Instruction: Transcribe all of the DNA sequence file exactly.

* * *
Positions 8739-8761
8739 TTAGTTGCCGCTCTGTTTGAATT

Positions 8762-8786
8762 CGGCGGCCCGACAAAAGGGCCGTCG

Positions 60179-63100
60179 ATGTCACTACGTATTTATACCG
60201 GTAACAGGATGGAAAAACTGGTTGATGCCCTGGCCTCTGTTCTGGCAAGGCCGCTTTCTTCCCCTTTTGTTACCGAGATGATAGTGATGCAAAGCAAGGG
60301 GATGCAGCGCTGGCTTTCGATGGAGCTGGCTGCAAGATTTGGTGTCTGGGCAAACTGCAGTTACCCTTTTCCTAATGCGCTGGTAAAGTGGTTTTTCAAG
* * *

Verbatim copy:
Positions 8739-8761
8739 TTAGTTGCCGCTCTGTTTGAATT

Positions 8762-8786
8762 CGGCGGCCCGACAAAAGGGCCGTCG

Positions 60179-63100
60179 ATGTCACTACGTATTTATACCG
60201 GTAACAGGATGGAAAAACTGGTTGATGCCCTGGCCTCTGTTCTGGCAAGGCCGCTTTCTTCCCCTTTTGTTACCGAGATGATAGTGATGCAAAGCAAGGG
60301 GATGCAGCGCTGGCTTTCGATGGAGCTGGCTGCAAGATTTGGTGTCTGGGCAAACTGCAGTTACCCTTTTCCTAATGCGCTGGTAAAGTGGTTTTTCAAG